Budget Notes


Who is likely to be affected?

1. Individuals and businesses who wish to pay tax and duties etc by credit card.

2. Those who have not met their obligations to pay what they owe on time.

General description of the measures

3. The measure will make it easier for taxpayers to pay what they owe on time, and for HM Revenue & Customs (HMRC) to tackle those who seek to avoid their obligations by paying late or not at all. There are three separate changes to the current law:

•    new legislation to enable HMRC to introduce a credit card payment service;

•    HMRC will be able to set the repayments it must make to individuals and businesses against the payments it is owed by them; and,

•    HMRC's debt enforcement powers to collect unpaid sums by taking control of goods in England & Wales, or by taking action through the civil courts will be modernised and aligned.

Operative dates

4. It is intended that HMRC will be in a position to accept payments by credit card from Autumn 2008.

5. The ability to set repayments against debt will have effect on and after the date that Finance Bill 2008 receives Royal Assent.

6. The changes to HMRC's powers to enforce payment through the courts will have effect on and after the date that Finance Bill 2008 receives Royal Assent. In England & Wales the power to take control of goods will come into effect in line with the appointed day for Schedule 12 to the Tribunals, Courts and Enforcement Act 2007.

Current law and proposed revisions

7. Legislation supports a range of payment methods, but HMRC cannot accept payment by credit cards except in certain limited circumstances such as at ports and airports. Legislation will be introduced in Finance Bill 2008 to allow individuals and businesses to pay tax, duties etc by credit card. Taxpayers who choose to pay in this way will be charged the transaction fee that HMRC will itself be charged. Legislation will be needed because passing on this fee would otherwise be outside the functions of the Commissioners for HM Revenue & Customs.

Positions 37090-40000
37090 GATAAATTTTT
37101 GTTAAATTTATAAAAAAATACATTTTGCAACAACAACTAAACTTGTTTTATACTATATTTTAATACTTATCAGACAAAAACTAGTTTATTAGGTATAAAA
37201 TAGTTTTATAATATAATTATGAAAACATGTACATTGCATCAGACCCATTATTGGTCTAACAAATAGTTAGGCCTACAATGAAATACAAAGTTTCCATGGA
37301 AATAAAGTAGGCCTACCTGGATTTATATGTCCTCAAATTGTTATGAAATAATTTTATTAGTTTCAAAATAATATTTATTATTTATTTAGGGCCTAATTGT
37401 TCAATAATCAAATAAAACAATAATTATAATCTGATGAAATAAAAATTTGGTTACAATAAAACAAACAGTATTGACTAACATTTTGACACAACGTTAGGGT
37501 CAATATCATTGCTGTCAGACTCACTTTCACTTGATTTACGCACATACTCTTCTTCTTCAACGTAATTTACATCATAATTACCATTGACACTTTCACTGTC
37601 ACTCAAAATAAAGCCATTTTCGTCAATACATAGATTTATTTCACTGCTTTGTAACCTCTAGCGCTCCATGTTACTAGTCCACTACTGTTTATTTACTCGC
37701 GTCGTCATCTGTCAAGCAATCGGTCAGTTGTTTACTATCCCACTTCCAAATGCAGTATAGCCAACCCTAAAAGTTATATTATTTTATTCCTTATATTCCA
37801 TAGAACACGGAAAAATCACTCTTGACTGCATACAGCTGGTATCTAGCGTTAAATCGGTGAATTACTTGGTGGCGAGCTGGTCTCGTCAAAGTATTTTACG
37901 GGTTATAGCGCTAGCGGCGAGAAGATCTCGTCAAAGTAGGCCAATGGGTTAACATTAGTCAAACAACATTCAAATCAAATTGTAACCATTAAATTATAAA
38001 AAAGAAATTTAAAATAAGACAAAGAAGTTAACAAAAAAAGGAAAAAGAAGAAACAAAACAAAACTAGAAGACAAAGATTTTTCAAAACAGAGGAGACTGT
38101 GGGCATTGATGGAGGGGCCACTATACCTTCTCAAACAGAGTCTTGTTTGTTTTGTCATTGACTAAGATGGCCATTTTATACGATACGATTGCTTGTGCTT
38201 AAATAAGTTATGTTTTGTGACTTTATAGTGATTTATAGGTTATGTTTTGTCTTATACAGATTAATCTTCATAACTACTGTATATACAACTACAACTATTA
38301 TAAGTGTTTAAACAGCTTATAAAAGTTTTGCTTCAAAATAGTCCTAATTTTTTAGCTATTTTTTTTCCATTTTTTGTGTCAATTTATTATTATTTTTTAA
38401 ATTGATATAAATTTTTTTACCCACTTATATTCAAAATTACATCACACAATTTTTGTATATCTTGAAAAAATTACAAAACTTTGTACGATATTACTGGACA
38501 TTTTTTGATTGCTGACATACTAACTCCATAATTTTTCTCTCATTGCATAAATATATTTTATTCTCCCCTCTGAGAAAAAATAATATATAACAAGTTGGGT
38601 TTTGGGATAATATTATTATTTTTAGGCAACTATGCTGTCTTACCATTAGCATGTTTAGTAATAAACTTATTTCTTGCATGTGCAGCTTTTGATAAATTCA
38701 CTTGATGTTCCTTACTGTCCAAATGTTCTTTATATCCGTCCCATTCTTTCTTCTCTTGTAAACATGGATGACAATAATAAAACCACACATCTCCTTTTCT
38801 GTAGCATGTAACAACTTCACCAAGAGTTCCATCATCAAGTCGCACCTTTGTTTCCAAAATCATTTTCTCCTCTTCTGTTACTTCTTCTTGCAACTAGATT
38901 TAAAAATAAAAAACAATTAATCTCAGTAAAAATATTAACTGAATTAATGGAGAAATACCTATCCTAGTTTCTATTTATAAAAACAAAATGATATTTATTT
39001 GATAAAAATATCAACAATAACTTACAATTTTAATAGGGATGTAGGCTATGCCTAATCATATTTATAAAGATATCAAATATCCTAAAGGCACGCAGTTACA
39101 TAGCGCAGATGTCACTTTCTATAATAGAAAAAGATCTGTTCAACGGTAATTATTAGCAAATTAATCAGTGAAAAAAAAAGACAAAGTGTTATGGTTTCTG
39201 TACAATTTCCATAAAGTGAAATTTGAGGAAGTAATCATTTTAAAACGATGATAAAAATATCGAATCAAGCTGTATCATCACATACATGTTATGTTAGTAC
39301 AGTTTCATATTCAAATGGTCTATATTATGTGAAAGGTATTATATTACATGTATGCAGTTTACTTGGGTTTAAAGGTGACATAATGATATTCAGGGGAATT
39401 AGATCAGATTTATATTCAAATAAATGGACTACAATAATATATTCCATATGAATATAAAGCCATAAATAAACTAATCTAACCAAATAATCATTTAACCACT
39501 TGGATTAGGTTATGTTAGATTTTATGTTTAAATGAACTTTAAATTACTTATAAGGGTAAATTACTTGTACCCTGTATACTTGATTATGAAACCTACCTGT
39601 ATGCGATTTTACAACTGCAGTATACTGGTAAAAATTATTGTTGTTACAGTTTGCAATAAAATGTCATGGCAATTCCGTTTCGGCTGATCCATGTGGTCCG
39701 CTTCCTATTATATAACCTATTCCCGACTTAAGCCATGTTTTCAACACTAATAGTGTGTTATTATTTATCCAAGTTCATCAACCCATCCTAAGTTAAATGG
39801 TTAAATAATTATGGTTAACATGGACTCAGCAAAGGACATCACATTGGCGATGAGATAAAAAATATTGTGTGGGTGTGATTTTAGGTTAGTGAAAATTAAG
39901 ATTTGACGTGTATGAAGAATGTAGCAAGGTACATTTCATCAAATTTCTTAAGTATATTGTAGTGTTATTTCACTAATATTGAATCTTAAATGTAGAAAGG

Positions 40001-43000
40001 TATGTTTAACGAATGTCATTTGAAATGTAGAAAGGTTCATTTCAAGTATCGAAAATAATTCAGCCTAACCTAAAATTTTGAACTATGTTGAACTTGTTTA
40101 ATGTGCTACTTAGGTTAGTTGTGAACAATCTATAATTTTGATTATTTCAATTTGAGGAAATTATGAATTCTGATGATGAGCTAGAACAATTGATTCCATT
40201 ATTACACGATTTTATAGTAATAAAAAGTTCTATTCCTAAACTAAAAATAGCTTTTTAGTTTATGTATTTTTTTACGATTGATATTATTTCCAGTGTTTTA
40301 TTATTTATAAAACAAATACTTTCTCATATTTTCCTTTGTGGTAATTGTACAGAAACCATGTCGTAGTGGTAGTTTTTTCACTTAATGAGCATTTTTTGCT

8. Under common law, or by request, HMRC may already set-off repayments payable to taxpayers against debts they owe to HMRC. This measure will give a specific power to HMRC to make set-off across the different taxes, duties etc it administers, at its discretion.

9. HMRC's powers to enforce the payment of civil debt, where reminders and other actions have not been successful, were inherited from the former Inland Revenue and HM Customs & Excise. These powers differ across regimes, which can be confusing for taxpayers and lead to unnecessary costs to the Exchequer. This package of changes will modernise and align the enforcement powers in England & Wales and Scotland so that HMRC may recover debts in a single action. It will also mean an end to the current practice where taxpayers may face two sets of costs and fees.

10. This measure was the subject of initial consultation in June 2007. Responses to that consultation together with draft legislation for further consultation were published on 10 January 2008 - Payments, Repayments and Debt: Responses to Consultation and Proposals. A summary of responses to that consultation and a Final Impact Assessment, including an explanation of any resulting changes, will be published shortly.

Further advice

11. If you have any questions about this change, please send an email to powers.review-of-hmrc@hmrc.gsi.gov.uk or contact Maria Richards on 020 7147 3223. Information about Budget measures is available on the HM Revenue & Customs website at www.hmrc.gov.uk